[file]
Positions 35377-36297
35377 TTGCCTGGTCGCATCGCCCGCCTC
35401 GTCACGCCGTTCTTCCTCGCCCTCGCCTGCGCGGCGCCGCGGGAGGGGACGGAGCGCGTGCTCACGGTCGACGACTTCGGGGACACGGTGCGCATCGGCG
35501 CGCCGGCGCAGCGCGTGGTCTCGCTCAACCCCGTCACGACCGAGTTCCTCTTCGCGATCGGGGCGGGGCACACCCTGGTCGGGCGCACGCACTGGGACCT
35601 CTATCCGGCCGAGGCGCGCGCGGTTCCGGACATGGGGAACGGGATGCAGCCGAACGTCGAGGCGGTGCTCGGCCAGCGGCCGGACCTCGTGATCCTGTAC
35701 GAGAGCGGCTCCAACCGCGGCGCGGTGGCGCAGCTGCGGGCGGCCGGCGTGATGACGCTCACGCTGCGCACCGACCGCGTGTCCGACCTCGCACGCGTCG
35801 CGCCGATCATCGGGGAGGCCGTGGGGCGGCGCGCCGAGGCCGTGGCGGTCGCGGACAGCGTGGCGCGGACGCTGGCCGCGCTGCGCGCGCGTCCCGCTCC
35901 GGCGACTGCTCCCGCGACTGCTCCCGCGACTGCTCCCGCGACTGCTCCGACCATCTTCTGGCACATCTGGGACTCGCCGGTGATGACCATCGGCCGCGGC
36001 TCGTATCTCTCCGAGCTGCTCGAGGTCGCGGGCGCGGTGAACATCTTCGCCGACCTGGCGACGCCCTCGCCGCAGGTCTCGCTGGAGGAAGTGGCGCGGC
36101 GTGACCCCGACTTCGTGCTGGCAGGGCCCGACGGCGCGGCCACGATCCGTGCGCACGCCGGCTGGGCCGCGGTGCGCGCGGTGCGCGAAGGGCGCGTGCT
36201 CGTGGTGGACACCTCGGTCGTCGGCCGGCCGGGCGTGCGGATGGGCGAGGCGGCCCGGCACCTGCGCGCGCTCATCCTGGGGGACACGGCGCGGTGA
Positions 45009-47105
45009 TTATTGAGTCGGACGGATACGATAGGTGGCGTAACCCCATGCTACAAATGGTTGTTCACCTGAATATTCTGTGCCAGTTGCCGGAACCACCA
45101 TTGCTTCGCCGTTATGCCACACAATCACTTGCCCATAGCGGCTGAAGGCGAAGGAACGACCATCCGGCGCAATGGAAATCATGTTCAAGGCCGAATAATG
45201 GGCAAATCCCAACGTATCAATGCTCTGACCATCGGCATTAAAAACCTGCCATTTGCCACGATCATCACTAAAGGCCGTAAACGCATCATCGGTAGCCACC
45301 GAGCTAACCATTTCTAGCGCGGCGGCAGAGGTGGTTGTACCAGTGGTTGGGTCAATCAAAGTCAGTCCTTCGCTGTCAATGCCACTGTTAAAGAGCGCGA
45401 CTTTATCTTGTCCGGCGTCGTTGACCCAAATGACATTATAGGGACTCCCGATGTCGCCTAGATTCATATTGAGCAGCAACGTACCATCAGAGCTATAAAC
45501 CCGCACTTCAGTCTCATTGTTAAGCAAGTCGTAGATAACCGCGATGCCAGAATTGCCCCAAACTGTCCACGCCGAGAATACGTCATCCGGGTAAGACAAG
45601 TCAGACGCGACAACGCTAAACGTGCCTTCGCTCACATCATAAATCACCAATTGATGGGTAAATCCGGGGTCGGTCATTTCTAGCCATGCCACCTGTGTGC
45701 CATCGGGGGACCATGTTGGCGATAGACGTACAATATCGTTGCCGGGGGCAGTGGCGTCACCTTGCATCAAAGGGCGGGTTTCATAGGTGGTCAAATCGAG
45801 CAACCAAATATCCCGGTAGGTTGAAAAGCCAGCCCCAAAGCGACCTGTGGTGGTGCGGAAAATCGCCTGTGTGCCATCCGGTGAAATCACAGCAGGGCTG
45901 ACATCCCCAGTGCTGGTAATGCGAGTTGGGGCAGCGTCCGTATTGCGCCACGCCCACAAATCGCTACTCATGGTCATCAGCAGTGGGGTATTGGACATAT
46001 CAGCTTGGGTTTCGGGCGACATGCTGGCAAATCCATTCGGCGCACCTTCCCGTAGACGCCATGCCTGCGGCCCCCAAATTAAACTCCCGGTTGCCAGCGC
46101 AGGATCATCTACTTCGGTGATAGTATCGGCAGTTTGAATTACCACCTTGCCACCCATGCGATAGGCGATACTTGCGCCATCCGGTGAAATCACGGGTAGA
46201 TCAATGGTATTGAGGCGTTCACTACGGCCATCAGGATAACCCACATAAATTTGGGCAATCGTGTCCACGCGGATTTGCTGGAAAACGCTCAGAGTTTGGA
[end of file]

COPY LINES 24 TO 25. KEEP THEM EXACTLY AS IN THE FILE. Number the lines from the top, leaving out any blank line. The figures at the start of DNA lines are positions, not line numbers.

46101 AGGATCATCTACTTCGGTGATAGTATCGGCAGTTTGAATTACCACCTTGCCACCCATGCGATAGGCGATACTTGCGCCATCCGGTGAAATCACGGGTAGA
46201 TCAATGGTATTGAGGCGTTCACTACGGCCATCAGGATAACCCACATAAATTTGGGCAATCGTGTCCACGCGGATTTGCTGGAAAACGCTCAGAGTTTGGA